E Wolfe & Co.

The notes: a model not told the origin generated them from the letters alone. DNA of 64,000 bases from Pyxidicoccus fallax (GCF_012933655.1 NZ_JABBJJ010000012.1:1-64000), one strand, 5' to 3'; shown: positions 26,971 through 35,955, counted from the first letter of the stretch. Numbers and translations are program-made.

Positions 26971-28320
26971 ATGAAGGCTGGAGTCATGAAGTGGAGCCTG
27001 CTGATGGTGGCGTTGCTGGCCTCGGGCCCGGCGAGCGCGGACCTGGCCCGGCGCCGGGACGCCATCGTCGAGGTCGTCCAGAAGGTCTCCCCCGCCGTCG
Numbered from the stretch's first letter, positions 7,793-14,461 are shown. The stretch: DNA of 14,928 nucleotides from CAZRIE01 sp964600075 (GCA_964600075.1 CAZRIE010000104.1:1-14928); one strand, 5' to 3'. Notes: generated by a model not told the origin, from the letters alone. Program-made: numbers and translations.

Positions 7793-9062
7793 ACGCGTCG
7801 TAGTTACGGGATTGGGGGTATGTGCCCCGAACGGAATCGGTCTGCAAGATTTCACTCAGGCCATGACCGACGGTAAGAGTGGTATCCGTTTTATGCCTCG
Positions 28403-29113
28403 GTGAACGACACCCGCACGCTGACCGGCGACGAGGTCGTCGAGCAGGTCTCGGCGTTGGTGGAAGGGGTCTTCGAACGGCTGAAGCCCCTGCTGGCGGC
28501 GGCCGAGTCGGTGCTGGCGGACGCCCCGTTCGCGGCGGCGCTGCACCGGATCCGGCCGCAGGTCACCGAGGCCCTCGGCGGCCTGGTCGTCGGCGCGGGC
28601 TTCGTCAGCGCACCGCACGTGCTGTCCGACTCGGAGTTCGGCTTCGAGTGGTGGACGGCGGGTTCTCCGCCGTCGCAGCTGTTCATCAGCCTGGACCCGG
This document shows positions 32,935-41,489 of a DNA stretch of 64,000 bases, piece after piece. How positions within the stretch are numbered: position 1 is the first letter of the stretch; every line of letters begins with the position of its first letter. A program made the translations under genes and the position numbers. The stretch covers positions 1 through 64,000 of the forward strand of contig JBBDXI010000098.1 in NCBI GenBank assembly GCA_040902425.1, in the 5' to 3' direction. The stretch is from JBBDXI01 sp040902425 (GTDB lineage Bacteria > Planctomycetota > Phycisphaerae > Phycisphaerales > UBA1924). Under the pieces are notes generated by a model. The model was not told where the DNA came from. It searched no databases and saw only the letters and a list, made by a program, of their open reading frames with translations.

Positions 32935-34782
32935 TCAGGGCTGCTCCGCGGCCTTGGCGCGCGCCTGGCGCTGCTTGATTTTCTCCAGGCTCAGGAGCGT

E. Wolfe & Co was established in 1850 by Johann Jacob Wolff (also known as J.J. Wolff) in Bedford Square, London. His workshop was a wholesale trade shop for the London jewelers such as Hancocks & Co. and Garrard. As the business grew he entered into two successive partnerships but by 1862 he was alone again until his death in 1869 when his nephew Ernest Wolff took control. Ernest continued to build and was soon employing over fifty craftsmen. In 1902 they received their first significant Royal commission when Carrington & Co. requested they make the coronation crown for Queen Alexandra. This was the first crown to be set with the Koh-i-Noor diamond. Orders for tiaras from Europe were received on a regular basis directly, or on behalf of other jeweler companies. Their archives show they created over 1000 tiara's. They also mounted the famous diamonds Cullinan III and IV into the brooch known as ‘Granny’s Chips’ by the Queen. The last member of the Wolff family to run the business was Monty Wolfe (he changed the second f to an e). He decided to sell it in 1932 and two of the designers stepped forward to buy the firm between them. William Cornelius and William Davies had both joined the company after World War I in need of work. Davies had moved from Birmingham to London and moved in with Cornelius before both getting jobs with Monty Wolfe. They began traveling to Paris to study and research jewelry design. Cornelius and Davies both borrowed money from family in order to buy E.Wolfe & Co. from Monty. The family loaded the money to make the purchase interest free but were required to employ their younger brothers. World War II started and this stopped jewelry production at the time. The jewelers began making parts for the war effort until a bomb blew out the windows at the firm. A diamond had been uncovered in the glass from windows being blown out and this stone helped finance new windows so the company could continue to work. Alan Cornelius was called for service for the war and after the war eventually traveled to the States where the company brought their styles with them. Alan’s son Richard joined his father and grandfather in the business and continued building strong relationships with both private and business clients. In the 1980’s the workshop moved to Hatton Garden. Richard was joined by his daughter Victoria who is the fourth generation of Cornelius at E.Wolfe & Co.